Abstract :

Moving Particle Semi Implicit Method (MPS) is a mesh-free numerical approach which discretizes PDEs to provide approximations on the basis of integral interpolants. This method uses a fractional step method and splits each time step into two steps. In this paper, MPS method is used to solve inviscid Navier-Stokes equations in a fully Lagrangian form. The fluid is represented with particles and the motion of each particle is calculated through interactions with neighboring particles by means of a kernel function. Both the incompressible model and the weakly compressible model (WC-MPS) are considered in this paper and are used to simulate the water waves generated by submarine landslides. Landslides in this paper are simulated by a submerged rigid wedge sliding along an inclined plane into a water tank. As the wedge sinks, a wave and a vortex is formed. Water surface profile and pressure field are represented at different times and the results of incompressible and weakly compressible models are compared with each other. To confirm the accuracy, water surface profiles are compared with the experimental data, showing good agreement for both models.

100.  Modelling of oil-water flow patterns and pressure gradient in horizontal pipes.

T. Al-Wahaibi, Y. Al-Wahaibi, F. S. Mjalli, B. Al-Busaidi.

Petroleum and Chemical Engineering Department, Sultan Qaboos University, Muscat 123, Oman.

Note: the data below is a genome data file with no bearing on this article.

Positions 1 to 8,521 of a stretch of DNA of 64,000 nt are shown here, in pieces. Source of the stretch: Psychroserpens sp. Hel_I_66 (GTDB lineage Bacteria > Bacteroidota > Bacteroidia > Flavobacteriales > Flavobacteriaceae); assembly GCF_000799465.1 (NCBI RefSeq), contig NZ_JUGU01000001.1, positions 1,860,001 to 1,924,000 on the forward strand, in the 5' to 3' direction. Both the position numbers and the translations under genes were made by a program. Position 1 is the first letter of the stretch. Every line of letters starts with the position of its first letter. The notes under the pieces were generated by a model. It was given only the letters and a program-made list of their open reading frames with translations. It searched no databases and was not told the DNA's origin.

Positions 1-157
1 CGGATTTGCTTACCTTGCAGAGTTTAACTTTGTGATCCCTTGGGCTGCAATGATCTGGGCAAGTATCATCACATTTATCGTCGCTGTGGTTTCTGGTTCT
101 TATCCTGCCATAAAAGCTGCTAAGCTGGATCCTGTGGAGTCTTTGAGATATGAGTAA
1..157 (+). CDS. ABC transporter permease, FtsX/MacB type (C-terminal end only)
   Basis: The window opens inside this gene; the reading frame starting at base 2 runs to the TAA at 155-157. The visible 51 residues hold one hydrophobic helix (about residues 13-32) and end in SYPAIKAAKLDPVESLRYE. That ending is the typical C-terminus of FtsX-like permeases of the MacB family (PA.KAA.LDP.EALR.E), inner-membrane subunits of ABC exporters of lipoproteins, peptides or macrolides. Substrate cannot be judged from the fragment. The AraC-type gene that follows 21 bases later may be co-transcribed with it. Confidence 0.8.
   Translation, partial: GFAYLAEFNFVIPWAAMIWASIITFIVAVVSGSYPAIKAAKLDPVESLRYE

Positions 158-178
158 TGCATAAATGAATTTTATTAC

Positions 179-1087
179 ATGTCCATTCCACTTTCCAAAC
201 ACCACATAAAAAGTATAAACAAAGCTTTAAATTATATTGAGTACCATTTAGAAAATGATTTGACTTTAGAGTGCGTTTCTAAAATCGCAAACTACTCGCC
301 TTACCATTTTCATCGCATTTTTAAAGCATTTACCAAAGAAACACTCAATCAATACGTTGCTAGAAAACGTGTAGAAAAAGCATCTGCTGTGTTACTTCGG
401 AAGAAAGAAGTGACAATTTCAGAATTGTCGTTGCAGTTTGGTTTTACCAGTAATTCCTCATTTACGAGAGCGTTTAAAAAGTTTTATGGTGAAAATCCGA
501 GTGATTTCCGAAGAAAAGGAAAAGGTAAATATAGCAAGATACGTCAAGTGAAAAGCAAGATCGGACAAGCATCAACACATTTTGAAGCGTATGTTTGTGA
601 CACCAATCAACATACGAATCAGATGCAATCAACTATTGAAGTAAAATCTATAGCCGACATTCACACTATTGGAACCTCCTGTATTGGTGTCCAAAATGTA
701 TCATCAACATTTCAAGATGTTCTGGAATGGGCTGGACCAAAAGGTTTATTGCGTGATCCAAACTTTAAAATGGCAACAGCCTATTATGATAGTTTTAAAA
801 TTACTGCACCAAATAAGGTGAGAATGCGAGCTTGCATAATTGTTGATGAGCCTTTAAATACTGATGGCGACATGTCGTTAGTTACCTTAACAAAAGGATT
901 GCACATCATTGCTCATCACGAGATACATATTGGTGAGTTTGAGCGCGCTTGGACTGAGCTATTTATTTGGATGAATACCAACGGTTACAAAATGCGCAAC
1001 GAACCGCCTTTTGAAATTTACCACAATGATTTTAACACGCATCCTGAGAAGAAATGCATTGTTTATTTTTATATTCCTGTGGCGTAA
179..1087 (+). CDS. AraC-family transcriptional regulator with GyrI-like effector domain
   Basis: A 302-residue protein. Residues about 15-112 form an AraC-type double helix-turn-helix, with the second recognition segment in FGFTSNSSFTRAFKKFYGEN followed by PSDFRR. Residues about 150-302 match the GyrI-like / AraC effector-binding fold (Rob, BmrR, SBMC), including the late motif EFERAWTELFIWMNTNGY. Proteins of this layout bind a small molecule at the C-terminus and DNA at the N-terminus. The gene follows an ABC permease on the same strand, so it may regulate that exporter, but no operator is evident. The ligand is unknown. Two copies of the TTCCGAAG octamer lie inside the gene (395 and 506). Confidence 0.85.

Abstract :

Quiet large number of studies is currently available in the literature on flow pattern and pressure drop in horizontal oil-water flow. However, very few studies have attempted to  develop a model that predicts the flow patterns and pressure gradient for oil-water flow. This is attributed to the complexity of the flow in oil-water flow. In this study, a new methodology is developed to predict the flow patterns and pressure gradients in horizontal oil-water pipes. AlWahaibi and Angeli (2009) entrained fraction model and phase inversion point are used to predict the flow pattern maps. The two-fluid model, homogenous model and a modified two-fluid model with entrainment are used to predict the pressure gradient. The performance of the model is tested against several experimental data. In general, however, the  predictions are very good taking into account the  diversity of conditions used in the  various works but most importantly the ambiguity that exists in defining the transitions between the different flow patterns.